Blog Post | It Takes Two, Baby…To Make Our Dreams Come True


It Takes Two, Baby…To Make Our Dreams Come True

It Takes Two was a popular song written in 1966 by William "Mickey" Stevenson and Sylvia Moy.   Both were former songwriters and record producers associated with the Motown Records group.  The song was first sung by Marvin Gaye and Kim Weston in 1996 and then by Sonny and Cher in 2012. 

When I hear the song, I can’t help but beam from ear to ear thinking about how true those lyrics are with our relationships today.  It’s a lesson ingrained over a lifetime, from watching my parents manage through the high’s and low’s for 63 years and even with my own marriage of nearly 35 years.  

We find each other. We fall in love. We decide to make a go of life together. We have definite ideas and dreams for what our future holds. What we didn’t know at the outset was about ADHD.  

After the glow wears off, or maybe children come along, the complexity of life and ADHD challenges our relationship and becomes a tipping point.  Life gets busier and we begin to notice what doesn’t work, where things fall short, and our emotions reel.  We begin to question if our lives together will actually work.  Statistics show some of us make it work, some don’t. The sad truth is many break-ups and divorces could have been averted. 

Often our clients with ADHD will come to us because their marriages or relationships are on the rocks.  The one with ADHD is walking on eggshells fearing the worst, carrying with them feelings of shame and failure.  The one without is likely hyper-focused on the discrepancies and frequently finds themselves overwhelmingly frustrated.  Who wouldn’t think of throwing in the towel?

Before you do, here are a few things to consider. This is where the song resonates:

  • Stop giving the manifestation of ADHD so much power.  I don’t mean ignore it, just decentralize it a bit. Every single person on earth brings their own quirks to any relationship, ADHD or not. The one with ADHD will struggle to improve if they are always feeling like they and their ADHD are the sources of all problems.  

  • Question assumptions.  Sometimes it is assumed the problem is all about their lack of caring, love and commitment.  Most individuals with ADHD are not lacking in character, love or commitment. They are challenged by underlying factors that manifest the ADHD symptoms at their worst.  ADHD Coaching is a great support to help with those underlying factors.

  • It is important to embrace what you bring. Life is a non-stop journey for each of us that calls for self-reflection and an ongoing pursuit of our personal growth.  This rings true for our marriages.  Getting through this requires lots of understanding and awareness of who we are and how we can both step up to our ideas of being together better and to make our dreams happen. I have yet to find an example of “perfect”, where any individual in a relationship holds the trophy of flawlessness.  People are just not made that way. We each have our unique personalities and we must each own what we bring.  I have never known anyone to overcome the challenges of ADHD without first developing the understanding and awareness of who they are and what that means for them, then taking action to work on it. The same rings true for the one without ADHD as well.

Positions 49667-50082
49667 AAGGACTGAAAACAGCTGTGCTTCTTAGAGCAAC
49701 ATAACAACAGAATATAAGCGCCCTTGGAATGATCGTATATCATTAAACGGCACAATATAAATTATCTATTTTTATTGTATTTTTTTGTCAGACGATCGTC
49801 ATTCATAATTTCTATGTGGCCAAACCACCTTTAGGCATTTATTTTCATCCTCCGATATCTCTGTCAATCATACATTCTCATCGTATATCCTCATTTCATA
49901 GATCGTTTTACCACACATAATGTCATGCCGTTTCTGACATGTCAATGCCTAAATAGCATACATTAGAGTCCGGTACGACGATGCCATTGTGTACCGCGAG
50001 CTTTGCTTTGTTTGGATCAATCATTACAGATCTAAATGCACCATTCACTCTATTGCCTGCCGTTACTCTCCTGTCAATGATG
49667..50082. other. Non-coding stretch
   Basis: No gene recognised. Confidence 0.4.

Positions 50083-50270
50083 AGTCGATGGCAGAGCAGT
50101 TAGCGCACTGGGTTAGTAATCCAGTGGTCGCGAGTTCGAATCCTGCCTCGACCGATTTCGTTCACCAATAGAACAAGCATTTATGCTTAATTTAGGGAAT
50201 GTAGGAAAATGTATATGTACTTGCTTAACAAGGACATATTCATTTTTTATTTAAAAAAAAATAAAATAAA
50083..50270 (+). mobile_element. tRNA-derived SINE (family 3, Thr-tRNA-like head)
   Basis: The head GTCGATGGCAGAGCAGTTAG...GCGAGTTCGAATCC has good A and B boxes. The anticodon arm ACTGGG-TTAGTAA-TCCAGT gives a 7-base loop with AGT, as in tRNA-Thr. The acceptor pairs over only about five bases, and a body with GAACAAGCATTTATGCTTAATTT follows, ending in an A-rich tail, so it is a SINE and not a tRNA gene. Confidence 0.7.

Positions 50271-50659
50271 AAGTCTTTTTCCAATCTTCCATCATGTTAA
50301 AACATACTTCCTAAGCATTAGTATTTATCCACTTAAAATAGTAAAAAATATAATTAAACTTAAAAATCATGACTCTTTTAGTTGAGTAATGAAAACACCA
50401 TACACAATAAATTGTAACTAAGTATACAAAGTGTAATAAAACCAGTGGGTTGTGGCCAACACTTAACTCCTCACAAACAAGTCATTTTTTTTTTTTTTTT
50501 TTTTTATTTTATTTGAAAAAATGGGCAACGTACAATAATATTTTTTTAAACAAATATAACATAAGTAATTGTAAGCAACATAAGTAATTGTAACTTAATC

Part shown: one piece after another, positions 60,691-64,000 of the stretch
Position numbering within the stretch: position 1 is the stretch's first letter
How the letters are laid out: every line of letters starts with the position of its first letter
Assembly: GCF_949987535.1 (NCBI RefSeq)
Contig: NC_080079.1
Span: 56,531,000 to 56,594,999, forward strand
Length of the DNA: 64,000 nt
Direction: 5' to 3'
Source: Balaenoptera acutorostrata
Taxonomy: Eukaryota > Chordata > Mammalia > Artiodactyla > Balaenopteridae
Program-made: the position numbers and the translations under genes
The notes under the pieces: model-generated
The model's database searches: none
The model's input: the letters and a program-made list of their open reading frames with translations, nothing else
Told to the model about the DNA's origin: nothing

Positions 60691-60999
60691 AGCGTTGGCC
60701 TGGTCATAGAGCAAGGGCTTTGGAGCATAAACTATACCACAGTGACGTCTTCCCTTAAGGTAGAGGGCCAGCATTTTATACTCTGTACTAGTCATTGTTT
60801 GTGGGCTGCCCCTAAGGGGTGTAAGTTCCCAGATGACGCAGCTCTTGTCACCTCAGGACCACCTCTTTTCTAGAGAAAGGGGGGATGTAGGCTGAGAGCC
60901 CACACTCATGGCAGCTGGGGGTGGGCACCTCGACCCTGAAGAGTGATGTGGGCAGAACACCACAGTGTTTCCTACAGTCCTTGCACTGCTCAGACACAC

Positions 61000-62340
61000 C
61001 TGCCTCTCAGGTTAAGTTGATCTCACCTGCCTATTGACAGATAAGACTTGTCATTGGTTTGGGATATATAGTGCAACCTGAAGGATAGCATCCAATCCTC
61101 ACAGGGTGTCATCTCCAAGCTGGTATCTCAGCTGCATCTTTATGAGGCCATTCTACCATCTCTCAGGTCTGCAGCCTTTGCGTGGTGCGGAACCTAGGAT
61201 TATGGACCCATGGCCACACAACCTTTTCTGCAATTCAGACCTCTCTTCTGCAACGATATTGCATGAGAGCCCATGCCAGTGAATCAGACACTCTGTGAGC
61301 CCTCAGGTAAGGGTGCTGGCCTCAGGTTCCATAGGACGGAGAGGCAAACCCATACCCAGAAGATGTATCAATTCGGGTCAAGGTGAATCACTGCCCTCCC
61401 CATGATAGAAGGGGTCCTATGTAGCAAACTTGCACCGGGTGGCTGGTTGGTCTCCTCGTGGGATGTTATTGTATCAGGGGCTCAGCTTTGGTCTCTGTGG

• Lead with strengths.  Shift your focus and responsibilities to a strengths-based approach for day-to-day life.  We know all too well that a parent-child dynamic between two grown adults just doesn’t work.  As individuals, each brings relative strengths and abilities that can help with making the marriage work. And it rings very true that your strengths can help you with developing some of the weaknesses.  Why not tip who does what in your favor? Figure out what needs to be done and work on finding an equal balance.  As coaches, we have seen over and over again how a strengths alignment can make the best of both worlds.    

  • Find your groove. Work on developing the habits, routines and rituals as a team to help make day-to-day life easier.  These little details are important to the systems that support a healthy marriage and family life.  Just as important are systems for communication. There are so many excellent ways to streamline life and diminish the frustrations when working together, which is the focus of ADHD Coaching.

  • Build your support team. Think of your marriage as a large corporation. Who are your key advisors? Who makes up your support team? Maybe it’s a Coach! Coaching does not work if unaddressed mental health conditions have taken over.  Or with heart-breaking moments that shatter your emotions and trust for another. Coaching is designed to help you, as a couple, work together on common goals and the habits and actions to build a joyful life together.  But there are more important players.  Think of a village, with different advisors for different needs.  Maybe it’s a Psychiatrist or therapist, maybe it’s a treating physician.  Maybe it’s friends and family members who continue to encourage and inspire you.   

This week’s blog is focused on hope and the possibilities for more balance and joy in your life together.  Most importantly it takes two, and you have options to work with, to make your dreams come true.  Don’t give up yet!


Robin Nordmeyer, PCAC, CLC
ADHD Coach | Center For Living Well with ADHD, LLC

More about Robin

Relationship Reboot For ADHD Couples